In previous pages we've explored the chemistry and analysis of a variety of unstable radionuclides, typically in macro- or at least microscopic- quantities. This page is devoted to the analysis of traces of these radionuclides in nature. Some of them, like Iodine-131, are short-lived markers indicating the release of manmade nuclides into the environment; others like Cesium-137 are anthropogenic, but longer lived tracers of human's effect on the environment. Finally some isotopes, like Beryllium-7 occur without any intervention at all, the result of active atmospheric synthesis at the edge of space. Like we explored with nuclear forensics, these radioactive atoms can be powerful tools to understanding important questions, from the proliferation of nuclear weapons, to the effects of nuclear accidents on the environment, even as tracers to follow changes in the soil, air, and water of our planet.

The accident at the Fukushima Daiichi Nuclear Power Plant 

I have been interested in following the radioactive fingerprints of nuclear fission in the environment from the earliest days of my involvement with nuclear science. Being born in the mid-nineties, I missed many of the important releases of anthropogenic radionuclides into the environment, the Chernobyl accident in April of 1986, and US and Russian atmospheric nuclear testing from 1946 to 1963 when concerns over the environmental impacts of round-the-clock nuclear tests lead to the ratification of the Limited Test Ban Treaty (LTBT) banning all nuclear tests in the atmosphere, oceans, and outer space.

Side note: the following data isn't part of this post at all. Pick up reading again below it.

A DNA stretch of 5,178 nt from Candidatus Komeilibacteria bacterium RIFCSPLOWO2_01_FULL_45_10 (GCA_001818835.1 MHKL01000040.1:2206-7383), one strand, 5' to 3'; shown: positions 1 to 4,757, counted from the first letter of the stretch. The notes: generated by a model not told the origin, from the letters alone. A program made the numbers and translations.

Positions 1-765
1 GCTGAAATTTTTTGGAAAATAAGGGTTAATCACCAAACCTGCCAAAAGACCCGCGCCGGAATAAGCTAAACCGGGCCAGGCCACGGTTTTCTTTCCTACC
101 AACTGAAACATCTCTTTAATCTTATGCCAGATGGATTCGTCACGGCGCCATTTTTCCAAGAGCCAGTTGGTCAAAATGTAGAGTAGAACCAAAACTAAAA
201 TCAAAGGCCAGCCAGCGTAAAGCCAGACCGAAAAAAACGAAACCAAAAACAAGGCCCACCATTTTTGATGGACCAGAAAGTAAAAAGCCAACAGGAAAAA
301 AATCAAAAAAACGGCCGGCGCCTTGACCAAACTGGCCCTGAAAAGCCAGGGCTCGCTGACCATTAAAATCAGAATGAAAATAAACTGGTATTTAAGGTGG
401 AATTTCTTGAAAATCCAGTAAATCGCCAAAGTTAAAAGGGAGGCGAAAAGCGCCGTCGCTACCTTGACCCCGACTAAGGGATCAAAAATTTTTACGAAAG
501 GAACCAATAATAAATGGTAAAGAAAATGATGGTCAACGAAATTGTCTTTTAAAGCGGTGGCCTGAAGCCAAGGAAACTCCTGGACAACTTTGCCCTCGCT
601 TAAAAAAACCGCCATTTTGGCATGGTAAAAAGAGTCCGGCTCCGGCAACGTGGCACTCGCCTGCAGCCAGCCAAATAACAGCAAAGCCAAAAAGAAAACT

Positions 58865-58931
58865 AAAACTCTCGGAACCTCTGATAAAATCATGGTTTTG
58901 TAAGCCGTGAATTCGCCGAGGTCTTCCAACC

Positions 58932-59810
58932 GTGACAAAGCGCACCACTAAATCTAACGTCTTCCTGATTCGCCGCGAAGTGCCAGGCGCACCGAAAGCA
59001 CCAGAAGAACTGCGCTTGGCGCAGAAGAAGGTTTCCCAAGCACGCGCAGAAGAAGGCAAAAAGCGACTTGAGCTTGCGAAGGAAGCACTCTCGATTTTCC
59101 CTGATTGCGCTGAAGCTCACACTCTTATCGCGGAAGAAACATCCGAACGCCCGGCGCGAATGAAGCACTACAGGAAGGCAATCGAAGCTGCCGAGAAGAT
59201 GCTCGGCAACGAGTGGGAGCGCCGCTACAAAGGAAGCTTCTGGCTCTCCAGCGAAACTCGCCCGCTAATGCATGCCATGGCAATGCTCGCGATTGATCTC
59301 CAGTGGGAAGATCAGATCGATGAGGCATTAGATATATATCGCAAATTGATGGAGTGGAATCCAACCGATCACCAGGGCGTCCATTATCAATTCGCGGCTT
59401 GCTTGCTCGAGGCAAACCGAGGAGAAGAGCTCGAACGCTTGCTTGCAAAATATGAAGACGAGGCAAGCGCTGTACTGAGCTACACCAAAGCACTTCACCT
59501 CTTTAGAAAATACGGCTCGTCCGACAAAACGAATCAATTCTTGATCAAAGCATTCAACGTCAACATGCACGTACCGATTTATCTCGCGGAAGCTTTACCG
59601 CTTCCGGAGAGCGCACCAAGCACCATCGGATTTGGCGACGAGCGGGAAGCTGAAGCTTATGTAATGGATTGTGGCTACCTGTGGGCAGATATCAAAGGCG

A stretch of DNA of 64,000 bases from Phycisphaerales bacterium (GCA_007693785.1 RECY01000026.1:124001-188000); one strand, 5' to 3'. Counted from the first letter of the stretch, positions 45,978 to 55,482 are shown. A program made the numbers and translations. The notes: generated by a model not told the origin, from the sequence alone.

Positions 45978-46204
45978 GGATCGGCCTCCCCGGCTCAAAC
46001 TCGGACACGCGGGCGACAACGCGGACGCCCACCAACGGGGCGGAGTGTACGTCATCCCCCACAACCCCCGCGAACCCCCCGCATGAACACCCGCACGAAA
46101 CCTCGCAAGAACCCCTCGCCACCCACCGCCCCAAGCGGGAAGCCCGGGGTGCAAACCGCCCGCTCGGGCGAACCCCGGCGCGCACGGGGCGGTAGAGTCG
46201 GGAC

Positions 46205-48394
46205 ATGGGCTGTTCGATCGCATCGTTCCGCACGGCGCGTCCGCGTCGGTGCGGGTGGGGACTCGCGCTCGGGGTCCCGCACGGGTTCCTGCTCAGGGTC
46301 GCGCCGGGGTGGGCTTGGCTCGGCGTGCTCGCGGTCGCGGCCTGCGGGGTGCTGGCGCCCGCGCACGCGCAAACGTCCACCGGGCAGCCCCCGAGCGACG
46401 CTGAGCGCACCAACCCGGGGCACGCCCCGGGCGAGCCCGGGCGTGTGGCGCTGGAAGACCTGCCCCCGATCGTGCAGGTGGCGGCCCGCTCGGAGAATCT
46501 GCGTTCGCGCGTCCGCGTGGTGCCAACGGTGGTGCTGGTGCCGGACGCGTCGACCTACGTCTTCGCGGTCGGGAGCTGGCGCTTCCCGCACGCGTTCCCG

On March 11, 2011, Japan, and the world at large, watched in fear at a devastating series of events following a massive M9.0 earthquake off the eastern coast of that country. A nation with a modern and extensive nuclear power program was crippled first by the movement of the ground and then a rapid influx of water from the subsequent tsunami. The Fukushima Daiichi Nuclear Power Plant on the northeast coast of Japan sustained significant damage after the disaster, with 3 of its 6 Boiling Water Reactors (BWRs) at power when the earthquake struck. Although a shutdown, or SCRAM, of the reactors was initiated because of the earthquake, subsequent inundation from the resulting tsunami led to the loss of offsite and on-site emergency backup power generation required to remove decay heat and keep the fuel assemblies in the reactors cool. Over the next several days, melting of the reactors' fuel combined with large explosions from the combustion of hydrogen gas released a large fraction of the volatile radionuclide inventory of the reactors into the environment, leading to the worst nuclear power accident since the Chernobyl disaster in 1986.

8.02 day Iodine-131 and 3.2 day Tellurium-132 in a sample of snow collected in Reno, NV after the accident.

 A sample of spinach grown in California showing traces of the Fukushima accident, including Cesium-135, Cesium-137, and Iodine-131, along with naturally occurring Potassium-40 and Beryllium-7.

A sample of spinach grown in California showing traces of the Fukushima accident, including Cesium-135, Cesium-137, and Iodine-131, along with naturally occurring Potassium-40 and Beryllium-7.